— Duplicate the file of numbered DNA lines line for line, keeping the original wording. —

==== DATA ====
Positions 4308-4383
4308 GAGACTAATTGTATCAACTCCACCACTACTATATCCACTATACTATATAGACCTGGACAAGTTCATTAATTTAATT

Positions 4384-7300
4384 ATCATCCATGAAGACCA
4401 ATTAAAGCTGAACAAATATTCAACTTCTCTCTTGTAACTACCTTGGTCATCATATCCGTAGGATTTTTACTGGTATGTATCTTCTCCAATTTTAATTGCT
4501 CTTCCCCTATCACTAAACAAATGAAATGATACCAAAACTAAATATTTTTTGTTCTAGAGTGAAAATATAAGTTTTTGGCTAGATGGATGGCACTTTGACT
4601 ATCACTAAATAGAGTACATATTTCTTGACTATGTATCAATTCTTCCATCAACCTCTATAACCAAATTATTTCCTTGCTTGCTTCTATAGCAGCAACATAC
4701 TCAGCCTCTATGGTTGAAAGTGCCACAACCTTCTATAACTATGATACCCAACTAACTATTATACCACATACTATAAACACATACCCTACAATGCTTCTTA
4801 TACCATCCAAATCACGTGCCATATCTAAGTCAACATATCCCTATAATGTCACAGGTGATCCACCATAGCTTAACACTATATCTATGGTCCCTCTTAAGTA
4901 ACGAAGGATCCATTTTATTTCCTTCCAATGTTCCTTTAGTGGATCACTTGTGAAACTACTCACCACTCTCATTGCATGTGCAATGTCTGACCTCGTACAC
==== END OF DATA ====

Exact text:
Positions 4308-4383
4308 GAGACTAATTGTATCAACTCCACCACTACTATATCCACTATACTATATAGACCTGGACAAGTTCATTAATTTAATT

Positions 4384-7300
4384 ATCATCCATGAAGACCA
4401 ATTAAAGCTGAACAAATATTCAACTTCTCTCTTGTAACTACCTTGGTCATCATATCCGTAGGATTTTTACTGGTATGTATCTTCTCCAATTTTAATTGCT
4501 CTTCCCCTATCACTAAACAAATGAAATGATACCAAAACTAAATATTTTTTGTTCTAGAGTGAAAATATAAGTTTTTGGCTAGATGGATGGCACTTTGACT
4601 ATCACTAAATAGAGTACATATTTCTTGACTATGTATCAATTCTTCCATCAACCTCTATAACCAAATTATTTCCTTGCTTGCTTCTATAGCAGCAACATAC
4701 TCAGCCTCTATGGTTGAAAGTGCCACAACCTTCTATAACTATGATACCCAACTAACTATTATACCACATACTATAAACACATACCCTACAATGCTTCTTA
4801 TACCATCCAAATCACGTGCCATATCTAAGTCAACATATCCCTATAATGTCACAGGTGATCCACCATAGCTTAACACTATATCTATGGTCCCTCTTAAGTA
4901 ACGAAGGATCCATTTTATTTCCTTCCAATGTTCCTTTAGTGGATCACTTGTGAAACTACTCACCACTCTCATTGCATGTGCAATGTCTGACCTCGTACAC